I also liked the departure from the black attire orchestral members normally wore during performances. Female musicians wore colourful evening dresses which enlivened the mood. (They did the same when they played the Brandenburg Concerti.) After all, Mahler’s Symphony 8 rejoiced in the enlightenment of the human soul, and definitely it was not the most sombre and saddest of his symphonies. Besides, this was a summer music festival–Why not brighten our world with some colours?

The last note brought the audience immediately to a standing ovation. It was said that when Symphony 8 was first performed, the audience applauded for almost half an hour. This record had yet to be matched, but the NAO, the Arcady Singers and the Junior Choir were on their feet for over five minutes while the audience brought the conductor and soloists back on stage for three or four curtain calls. The NAO rounded up another triumphant season.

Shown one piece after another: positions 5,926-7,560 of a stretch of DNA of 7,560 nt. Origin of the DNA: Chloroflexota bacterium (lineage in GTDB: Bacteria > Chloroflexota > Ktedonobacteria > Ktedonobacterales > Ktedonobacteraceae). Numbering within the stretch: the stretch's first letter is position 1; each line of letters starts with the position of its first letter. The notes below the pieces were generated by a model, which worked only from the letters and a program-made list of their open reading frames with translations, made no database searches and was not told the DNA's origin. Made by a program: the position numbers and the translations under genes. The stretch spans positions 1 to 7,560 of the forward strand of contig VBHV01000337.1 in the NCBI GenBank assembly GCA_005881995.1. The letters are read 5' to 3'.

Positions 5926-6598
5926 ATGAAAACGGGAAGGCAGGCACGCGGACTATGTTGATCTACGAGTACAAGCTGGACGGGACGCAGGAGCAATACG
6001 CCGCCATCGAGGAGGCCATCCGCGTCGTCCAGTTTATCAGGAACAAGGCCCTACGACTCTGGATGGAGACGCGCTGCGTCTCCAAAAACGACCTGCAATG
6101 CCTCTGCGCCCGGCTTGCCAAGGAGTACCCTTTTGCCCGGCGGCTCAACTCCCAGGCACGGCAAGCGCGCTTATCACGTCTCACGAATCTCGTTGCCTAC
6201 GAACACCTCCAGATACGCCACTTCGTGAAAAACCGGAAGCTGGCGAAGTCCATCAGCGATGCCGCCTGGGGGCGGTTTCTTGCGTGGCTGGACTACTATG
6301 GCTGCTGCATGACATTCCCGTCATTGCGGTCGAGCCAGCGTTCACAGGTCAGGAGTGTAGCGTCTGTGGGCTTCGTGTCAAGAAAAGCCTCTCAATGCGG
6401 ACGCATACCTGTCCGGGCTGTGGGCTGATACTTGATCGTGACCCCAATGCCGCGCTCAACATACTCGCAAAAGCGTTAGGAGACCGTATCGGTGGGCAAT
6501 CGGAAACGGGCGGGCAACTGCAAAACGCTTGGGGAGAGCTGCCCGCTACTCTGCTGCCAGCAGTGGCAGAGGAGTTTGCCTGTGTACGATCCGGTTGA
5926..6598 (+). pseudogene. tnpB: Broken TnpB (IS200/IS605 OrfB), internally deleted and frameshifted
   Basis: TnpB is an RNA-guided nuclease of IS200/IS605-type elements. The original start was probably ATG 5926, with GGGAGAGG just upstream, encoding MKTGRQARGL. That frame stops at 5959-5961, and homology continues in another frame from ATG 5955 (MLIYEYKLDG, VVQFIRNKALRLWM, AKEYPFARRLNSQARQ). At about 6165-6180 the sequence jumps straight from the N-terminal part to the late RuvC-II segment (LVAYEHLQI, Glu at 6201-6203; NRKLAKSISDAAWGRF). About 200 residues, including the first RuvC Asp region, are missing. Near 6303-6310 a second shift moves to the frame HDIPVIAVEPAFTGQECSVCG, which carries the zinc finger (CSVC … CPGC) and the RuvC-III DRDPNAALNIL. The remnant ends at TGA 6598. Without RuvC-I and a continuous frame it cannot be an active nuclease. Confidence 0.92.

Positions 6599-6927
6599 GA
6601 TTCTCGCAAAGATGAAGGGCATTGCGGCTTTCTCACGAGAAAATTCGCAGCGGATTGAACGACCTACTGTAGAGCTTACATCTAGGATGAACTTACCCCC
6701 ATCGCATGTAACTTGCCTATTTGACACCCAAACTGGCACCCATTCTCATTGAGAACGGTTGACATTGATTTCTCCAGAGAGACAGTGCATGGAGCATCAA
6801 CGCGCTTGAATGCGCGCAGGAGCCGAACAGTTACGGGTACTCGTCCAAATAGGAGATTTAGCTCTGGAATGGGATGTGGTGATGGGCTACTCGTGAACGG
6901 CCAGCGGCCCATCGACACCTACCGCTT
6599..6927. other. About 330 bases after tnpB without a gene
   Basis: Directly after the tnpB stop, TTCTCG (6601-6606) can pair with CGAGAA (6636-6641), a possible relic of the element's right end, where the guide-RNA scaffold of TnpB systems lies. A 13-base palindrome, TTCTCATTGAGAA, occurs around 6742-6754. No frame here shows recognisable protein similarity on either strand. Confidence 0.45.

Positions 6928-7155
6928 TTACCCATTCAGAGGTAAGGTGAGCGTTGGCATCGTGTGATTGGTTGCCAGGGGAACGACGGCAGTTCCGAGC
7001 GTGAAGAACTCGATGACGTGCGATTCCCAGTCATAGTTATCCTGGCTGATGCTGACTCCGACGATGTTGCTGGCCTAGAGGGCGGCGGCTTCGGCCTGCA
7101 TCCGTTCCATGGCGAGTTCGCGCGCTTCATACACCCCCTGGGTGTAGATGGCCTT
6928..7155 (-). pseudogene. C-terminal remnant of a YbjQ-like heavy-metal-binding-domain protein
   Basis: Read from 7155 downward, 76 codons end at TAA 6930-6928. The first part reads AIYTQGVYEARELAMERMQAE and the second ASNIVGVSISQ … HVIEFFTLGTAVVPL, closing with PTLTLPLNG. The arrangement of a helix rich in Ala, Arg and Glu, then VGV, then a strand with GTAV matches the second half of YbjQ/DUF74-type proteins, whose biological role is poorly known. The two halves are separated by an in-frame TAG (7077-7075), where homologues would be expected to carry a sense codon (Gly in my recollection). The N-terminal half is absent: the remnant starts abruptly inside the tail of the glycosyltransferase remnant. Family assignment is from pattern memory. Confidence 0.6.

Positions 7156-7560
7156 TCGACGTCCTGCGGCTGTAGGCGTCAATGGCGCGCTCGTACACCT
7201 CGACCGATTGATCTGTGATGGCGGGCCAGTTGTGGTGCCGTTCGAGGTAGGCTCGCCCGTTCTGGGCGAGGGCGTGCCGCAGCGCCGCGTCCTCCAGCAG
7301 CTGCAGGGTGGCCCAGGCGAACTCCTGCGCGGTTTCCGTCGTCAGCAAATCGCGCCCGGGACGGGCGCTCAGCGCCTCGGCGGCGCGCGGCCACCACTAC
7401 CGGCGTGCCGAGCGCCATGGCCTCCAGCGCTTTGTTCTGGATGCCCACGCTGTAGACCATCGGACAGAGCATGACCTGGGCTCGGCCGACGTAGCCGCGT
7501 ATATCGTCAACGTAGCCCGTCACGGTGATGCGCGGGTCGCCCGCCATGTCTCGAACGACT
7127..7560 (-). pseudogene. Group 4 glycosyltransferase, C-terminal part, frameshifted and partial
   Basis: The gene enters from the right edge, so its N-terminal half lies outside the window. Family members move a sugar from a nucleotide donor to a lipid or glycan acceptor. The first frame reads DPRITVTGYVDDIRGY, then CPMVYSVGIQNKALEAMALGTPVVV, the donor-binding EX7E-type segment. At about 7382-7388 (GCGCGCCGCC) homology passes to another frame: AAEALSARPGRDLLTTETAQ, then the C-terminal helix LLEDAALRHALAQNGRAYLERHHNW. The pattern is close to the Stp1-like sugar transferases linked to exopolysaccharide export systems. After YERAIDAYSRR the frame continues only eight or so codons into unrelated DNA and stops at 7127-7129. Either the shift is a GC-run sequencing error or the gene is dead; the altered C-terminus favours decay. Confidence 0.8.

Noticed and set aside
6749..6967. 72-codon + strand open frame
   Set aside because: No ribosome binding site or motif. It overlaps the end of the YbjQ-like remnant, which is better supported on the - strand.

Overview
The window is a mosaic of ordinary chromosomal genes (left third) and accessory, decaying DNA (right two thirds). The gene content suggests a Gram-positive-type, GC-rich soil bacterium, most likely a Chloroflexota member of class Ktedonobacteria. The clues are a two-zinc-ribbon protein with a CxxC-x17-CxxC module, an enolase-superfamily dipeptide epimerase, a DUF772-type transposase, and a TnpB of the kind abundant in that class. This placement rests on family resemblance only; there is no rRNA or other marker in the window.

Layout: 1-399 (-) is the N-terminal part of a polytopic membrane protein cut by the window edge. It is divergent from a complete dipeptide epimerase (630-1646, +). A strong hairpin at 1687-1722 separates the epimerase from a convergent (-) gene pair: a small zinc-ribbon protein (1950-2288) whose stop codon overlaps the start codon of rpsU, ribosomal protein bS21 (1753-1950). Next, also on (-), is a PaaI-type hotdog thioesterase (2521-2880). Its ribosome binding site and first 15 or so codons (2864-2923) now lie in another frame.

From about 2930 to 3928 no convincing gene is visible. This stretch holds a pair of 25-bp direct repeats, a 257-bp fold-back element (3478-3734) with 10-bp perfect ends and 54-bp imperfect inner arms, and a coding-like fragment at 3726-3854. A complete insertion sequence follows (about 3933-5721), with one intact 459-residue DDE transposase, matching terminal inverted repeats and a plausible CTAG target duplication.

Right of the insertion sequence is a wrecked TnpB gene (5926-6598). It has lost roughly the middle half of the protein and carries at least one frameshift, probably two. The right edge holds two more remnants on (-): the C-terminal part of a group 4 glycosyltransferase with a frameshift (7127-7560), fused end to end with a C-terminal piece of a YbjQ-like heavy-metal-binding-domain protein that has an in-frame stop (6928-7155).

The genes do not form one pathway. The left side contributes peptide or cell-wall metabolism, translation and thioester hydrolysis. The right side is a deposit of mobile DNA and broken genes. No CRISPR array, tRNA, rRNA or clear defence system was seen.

POSTSCRIPT

When I want to hear Mahler’s Symphony No. 8, this is my favourite YouTube clip, because Leonard Bernstein is one of my favourite conductors.

http://www.youtube.com/watch?v=NSYEOLwVfU8

House of Gourmet: A Chinatown Staple

Have you had the experience of walking aimlessly in town looking for a place to eat? This was what happened to me and my family in Chinatown on Spadina Street in Toronto recently. There were so many Chinese restaurants and we did not come here often enough to have a restaurant to always go to. What saved us was the rule of thumb that never failed: only go to a place to eat if there are a lot of people there. We peeped inside the House of Gourmet and this was what we saw:

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“This is safe to go in,” said my husband. Unlike some busy restaurants where we had to wait indefinitely for someone to show us where to sit, we were ushered to our table promptly, and the waiter came with the tea and the menu.